The findings have the potential to inform national conversation on the effectiveness of using a volunteer-driven social resource navigator program in a clinical setting. Future work by this team will evaluate whether the navigator program is effective in reducing unmet social needs and improving patient outcomes.

Toward an Integrated Understanding of Stress, Inflammation and Immune Response

Modern lifestyles are characterized by high stress levels and an increased prevalence of obesity, both of which have consequences for immune cell function and inflammation. Increasing evidence implicates inflammation as a major contributor to many diseases including autoimmune conditions such as lupus and arthritis, as well as atherosclerosis, cancer and neurodegenerative diseases. 

A multidisciplinary team including Anna Huttenlocher, MD, Department of Pediatrics, Richard Davidson, PhD, Department of Psychology and David Beebe, PhD, Departments of Pathology & Laboratory Medicine and Biomedical Engineering, will explore the intersection of stress, inflammation and immune response. The research team seeks to improve understanding of both the complex regulation of the human immune system and the influence of lifestyle factors such as glucose consumption and stress on this regulation.
The project will study the markers of inflammation and whether or not mindfulness-based stress reduction, including techniques that promote mind and body awareness to reduce the physiological effects of stress, pain or illness, can modify or optimize the immune response. The findings have the potential to impact human health, where small changes in behavior, such as practicing mindfulness techniques, could have a large impact on public health and change clinical practice in the treatment of inflammation-driven and autoimmune diseases.

UW Innovations in Malignancy Personalized Advanced Cell Therapies (UW-IMPACT)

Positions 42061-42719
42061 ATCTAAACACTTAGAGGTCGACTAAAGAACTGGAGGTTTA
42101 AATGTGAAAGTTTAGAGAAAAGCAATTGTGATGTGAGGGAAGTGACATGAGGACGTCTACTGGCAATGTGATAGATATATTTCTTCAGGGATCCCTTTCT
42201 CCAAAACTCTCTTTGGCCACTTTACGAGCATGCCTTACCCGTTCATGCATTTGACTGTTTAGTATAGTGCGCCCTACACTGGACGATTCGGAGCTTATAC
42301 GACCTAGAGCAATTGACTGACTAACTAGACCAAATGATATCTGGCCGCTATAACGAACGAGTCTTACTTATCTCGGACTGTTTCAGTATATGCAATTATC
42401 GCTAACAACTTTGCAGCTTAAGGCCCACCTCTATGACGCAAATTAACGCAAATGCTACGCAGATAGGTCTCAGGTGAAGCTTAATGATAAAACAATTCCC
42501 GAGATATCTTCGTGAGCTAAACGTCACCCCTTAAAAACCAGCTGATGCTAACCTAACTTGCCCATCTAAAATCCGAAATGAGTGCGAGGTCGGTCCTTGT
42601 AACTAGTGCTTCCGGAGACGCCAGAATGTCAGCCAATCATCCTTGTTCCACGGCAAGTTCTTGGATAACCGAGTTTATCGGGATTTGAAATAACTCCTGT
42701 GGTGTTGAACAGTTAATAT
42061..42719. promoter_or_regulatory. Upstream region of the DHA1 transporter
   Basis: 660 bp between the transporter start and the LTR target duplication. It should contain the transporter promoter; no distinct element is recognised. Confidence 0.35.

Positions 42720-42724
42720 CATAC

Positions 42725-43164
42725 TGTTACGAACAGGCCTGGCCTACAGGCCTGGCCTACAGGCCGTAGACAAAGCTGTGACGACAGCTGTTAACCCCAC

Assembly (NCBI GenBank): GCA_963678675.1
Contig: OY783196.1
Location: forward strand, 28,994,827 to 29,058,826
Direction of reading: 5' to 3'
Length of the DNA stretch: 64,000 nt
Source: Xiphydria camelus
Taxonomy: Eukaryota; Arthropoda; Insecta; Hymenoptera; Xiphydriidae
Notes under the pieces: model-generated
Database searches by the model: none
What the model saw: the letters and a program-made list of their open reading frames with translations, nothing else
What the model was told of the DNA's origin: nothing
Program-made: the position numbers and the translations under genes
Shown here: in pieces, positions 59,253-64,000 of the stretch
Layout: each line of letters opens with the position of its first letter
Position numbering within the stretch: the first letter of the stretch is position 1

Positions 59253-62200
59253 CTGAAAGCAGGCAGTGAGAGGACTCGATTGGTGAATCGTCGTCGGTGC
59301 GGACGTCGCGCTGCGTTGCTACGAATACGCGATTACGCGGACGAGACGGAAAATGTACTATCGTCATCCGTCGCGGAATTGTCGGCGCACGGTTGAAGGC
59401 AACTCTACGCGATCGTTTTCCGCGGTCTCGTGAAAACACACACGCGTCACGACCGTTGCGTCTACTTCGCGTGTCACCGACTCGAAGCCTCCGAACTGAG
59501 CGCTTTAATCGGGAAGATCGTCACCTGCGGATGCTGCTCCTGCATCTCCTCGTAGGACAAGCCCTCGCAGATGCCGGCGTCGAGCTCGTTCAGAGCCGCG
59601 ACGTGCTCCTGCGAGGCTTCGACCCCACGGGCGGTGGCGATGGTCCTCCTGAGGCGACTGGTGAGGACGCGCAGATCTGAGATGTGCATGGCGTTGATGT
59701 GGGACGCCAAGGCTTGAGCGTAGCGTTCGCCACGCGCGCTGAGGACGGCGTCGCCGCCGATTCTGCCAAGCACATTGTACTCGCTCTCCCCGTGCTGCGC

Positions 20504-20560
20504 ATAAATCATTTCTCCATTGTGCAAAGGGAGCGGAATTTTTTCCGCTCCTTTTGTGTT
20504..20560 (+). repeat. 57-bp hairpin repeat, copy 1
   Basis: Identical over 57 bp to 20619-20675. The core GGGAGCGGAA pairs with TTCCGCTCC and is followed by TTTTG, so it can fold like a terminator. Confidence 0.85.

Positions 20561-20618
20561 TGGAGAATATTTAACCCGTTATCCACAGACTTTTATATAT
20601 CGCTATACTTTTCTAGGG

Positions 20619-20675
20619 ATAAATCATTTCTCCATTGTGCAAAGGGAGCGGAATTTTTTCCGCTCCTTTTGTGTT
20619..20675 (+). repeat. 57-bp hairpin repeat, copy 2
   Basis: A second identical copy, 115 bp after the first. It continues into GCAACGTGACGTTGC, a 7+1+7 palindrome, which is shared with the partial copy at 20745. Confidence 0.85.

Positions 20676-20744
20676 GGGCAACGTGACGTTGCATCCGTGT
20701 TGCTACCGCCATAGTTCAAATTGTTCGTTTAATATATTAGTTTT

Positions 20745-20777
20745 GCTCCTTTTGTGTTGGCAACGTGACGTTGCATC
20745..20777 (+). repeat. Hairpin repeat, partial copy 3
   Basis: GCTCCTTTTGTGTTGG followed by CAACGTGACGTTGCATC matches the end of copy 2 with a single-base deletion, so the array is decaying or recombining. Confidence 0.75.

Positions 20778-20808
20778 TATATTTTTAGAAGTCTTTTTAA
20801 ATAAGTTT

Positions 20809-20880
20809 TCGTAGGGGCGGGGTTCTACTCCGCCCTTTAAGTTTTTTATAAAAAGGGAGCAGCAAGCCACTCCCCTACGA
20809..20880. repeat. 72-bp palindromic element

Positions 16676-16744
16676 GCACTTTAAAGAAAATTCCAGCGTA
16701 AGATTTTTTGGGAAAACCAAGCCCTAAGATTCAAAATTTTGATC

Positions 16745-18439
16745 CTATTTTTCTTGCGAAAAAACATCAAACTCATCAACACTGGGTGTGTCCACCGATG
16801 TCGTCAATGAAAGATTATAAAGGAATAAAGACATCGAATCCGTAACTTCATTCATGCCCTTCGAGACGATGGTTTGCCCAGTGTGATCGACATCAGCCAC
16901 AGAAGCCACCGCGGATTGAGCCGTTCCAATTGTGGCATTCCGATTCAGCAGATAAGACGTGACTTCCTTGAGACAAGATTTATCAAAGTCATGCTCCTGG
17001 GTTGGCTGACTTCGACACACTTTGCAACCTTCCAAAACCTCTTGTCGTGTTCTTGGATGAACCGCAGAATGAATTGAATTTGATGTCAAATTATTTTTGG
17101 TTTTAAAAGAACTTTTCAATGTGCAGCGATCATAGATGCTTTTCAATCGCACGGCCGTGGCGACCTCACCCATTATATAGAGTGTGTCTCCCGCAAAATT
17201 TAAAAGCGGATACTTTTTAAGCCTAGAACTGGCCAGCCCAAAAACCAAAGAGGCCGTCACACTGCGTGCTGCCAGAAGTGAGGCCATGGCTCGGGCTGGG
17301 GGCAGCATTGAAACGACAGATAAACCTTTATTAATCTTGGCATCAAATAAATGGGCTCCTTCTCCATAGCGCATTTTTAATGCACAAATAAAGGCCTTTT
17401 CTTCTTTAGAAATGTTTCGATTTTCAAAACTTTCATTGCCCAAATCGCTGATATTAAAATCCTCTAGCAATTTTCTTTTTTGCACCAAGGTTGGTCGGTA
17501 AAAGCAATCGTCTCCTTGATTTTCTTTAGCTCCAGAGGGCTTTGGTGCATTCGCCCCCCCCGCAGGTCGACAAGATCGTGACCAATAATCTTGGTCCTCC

Leaders in cancer immunotherapy and basic and translational cell technology are joining forces to develop transformative innovations in the use of a patient’s own B-cells to treat cancer by initiating an anti-tumor immune response. Led by Jacques Galipeau, MD, Department of Medicine, in collaboration with Paul M. Sondel, MD, PhD, Department of Pediatrics, Douglas G. McNeel, MD, PhD, Department of Medicine and David J. Beebe, PhD, UW-Madison Departments of Pathology & Laboratory Medicine and Biomedical Engineering, this project seeks to bring the UW discovery science of B-cell therapy to first-in-human cancer clinical trials in Wisconsin.

The project aims to produce personalized cell therapies for otherwise incurable adult prostate and pediatric neuroblastoma malignancies. This is the first study using B-cells to treat cancer in humans. These discoveries may provide a new therapeutic approach to treating cancer. Such novel approaches are crucial, especially in Wisconsin where both where both prostate cancer and neuroblastoma have high incidence rates in adults and children respectively. By translating these discoveries into treatments, the team hopes to improve cancer outcomes for the young and old, in Wisconsin and beyond.

About the Wisconsin Partnership Program

The Wisconsin Partnership Program at the UW School of Medicine and Public Health is committed to improving the health and well-being of Wisconsin residents through investments in research, education and community partnerships. It was established at the University of Wisconsin School of Medicine and Public Health through a gift from Blue Cross Blue Shield United of Wisconsin as a result of its conversion to a stock insurance corporation.